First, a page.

February 4, 2023

Anchorage Department of Health, Joe Gerace, Department of Health

In a highly unusual move, the Anchorage Assembly on Monday activated its subpoena powers to investigate Mayor Dave Bronson’s hiring of former Department of Health director Joe Gerace.

Gerace fabricated or exaggerated the credentials and work history on his résumé in the city and resigned in August, just before the release of an inquest found he had done so.

The new subpoena powers allow the chairman of the assembly to compel testimony and the disclosure of documents related to Gerace’s hiring and resignation.

“This is a difficult document to defer, but it is a necessary document that must be deferred,” said Chris Constant, the assembly’s vice-chairman, as he unveiled the measure, adding that it was an “unprecedented measure.” ‘ act for the congregation.

In a unanimous vote Monday night, members of the assembly approved the resolution that gave Chairwoman Suzanne LaFrance the power to issue subpoenas for:

• The administration’s internal reports and investigations into the recruitment, review and departure of Gerace.

• All documents and correspondence between officials, including the Mayor, related to Gerace’s hiring, review and departure.

• Any witness who conducted or participated in the administration’s internal investigation.

• Any witness who conducted or participated in the appointment, hiring, review, tenure or termination of Gerace.

The measure was passed with the support of prosecutors in the Bronson administration.

“The reason we requested a subpoena is because there is a constitutional right to privacy for your personnel records under the Alaska Constitution,” Acting Attorney Blair Christensen said at the meeting.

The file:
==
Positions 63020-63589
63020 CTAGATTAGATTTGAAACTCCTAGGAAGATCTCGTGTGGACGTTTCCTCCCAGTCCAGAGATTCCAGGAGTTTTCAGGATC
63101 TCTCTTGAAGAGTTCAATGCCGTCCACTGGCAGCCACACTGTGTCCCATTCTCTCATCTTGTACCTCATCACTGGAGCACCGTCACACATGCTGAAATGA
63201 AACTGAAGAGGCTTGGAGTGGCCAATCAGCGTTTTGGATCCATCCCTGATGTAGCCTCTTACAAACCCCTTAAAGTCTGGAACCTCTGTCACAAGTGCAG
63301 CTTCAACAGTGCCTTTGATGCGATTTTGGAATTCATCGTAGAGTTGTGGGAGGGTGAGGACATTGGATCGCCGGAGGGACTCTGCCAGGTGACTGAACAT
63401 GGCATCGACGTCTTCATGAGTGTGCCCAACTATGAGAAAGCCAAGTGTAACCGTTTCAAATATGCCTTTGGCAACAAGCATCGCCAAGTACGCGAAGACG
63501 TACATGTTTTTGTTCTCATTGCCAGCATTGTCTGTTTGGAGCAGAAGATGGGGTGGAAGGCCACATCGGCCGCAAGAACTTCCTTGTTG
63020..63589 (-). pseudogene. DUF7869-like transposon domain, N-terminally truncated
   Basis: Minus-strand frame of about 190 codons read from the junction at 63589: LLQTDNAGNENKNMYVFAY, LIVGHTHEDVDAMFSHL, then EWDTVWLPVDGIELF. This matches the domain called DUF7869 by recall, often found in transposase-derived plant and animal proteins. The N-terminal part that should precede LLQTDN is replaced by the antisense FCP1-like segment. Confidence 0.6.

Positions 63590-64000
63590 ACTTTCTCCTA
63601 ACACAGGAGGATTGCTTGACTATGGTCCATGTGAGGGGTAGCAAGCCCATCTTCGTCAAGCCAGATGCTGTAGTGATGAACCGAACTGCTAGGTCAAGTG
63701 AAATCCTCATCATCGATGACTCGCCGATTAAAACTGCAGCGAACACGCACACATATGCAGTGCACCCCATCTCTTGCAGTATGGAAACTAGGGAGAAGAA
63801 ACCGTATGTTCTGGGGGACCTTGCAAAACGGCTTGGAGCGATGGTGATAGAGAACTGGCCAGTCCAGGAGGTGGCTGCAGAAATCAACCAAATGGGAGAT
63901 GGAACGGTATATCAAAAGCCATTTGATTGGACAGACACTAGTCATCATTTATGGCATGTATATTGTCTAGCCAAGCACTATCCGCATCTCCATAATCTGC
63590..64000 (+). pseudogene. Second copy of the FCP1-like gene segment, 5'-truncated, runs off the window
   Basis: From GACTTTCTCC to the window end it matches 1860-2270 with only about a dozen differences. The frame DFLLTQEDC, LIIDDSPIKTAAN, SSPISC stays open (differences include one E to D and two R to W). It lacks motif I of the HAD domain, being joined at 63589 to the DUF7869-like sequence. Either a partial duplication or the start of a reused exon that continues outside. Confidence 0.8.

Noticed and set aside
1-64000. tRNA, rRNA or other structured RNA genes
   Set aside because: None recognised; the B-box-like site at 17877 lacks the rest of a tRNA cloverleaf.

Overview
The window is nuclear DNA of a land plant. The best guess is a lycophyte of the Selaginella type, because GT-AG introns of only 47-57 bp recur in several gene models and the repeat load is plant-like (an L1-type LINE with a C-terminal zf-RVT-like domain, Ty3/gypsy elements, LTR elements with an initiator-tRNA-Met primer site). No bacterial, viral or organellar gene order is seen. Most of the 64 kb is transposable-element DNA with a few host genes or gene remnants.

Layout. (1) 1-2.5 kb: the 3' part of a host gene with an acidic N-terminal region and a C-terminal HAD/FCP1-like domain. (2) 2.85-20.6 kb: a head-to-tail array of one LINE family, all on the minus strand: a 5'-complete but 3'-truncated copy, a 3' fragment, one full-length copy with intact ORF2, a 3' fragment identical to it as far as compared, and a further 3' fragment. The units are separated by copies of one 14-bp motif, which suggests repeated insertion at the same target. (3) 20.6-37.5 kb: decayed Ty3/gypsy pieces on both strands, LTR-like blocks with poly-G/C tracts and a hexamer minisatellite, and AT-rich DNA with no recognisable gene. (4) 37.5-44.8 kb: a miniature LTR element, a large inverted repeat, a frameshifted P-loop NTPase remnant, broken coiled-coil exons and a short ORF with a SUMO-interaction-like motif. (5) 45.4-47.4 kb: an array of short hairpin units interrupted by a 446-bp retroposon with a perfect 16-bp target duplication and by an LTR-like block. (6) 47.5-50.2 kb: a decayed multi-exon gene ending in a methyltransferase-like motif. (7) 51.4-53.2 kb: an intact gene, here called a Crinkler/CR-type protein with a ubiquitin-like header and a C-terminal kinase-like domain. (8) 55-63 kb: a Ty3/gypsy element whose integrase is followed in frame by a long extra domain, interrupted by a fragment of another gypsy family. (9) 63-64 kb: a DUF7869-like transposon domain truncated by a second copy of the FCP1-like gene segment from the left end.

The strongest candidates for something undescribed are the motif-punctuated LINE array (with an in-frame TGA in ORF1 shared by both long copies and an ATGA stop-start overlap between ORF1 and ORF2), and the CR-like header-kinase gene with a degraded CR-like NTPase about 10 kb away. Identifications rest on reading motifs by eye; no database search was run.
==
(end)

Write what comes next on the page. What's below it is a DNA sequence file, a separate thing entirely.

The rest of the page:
“Mr. Gerace has been vocal in public statements about the potential that he could sue people for defamation or defamation or any type of libel claims. In order to protect the community of Anchorage at large, we felt it appropriate for the congregation to summon the report and then present the content of that report in an executive session.”

LaFrance and Constant said at the meeting that the primary purpose of the action was to try to gain access to a Bronson administration report on Gerace’s hiring.

“What’s important today is the report that details how, what, where and when they examined Joe Gerace’s experience, and we’ll start with that and see where it goes,” Constant said.

Immediately after Gerace’s resignation, Bronson officials said they would launch an investigation into the city’s hiring practices. That investigation was conducted by officials overseeing Gerace’s hiring, including Chief Human Resources Officer Niki Tshibaka and the city’s human resources department.

Distrustful of the government’s investigation, the leadership of the assembly also said its members would launch an investigation and called for internal audits of Gerace’s expenses, as well as the contracts issued and the work done under his direction at the Ministry of Health.

As the Assembly considered Bronson’s appointment of Gerace in 2021, the public made several allegations against Gerace. The demands came mostly from former colleagues and employees whom he had looked after at previous jobs. The allegations related to his behavior in the workplace and included accusations of sexism towards female employees and concerns about qualifications and security. Tshibaka called the allegations false and an attempt at character assassination.

Monday’s action follows several chaotic weeks at city government, which began with Bronson’s firing of former municipal manager Amy Demboski, who later publicly accused the administration of unlawful and unethical conduct, gender discrimination and a hostile work environment.

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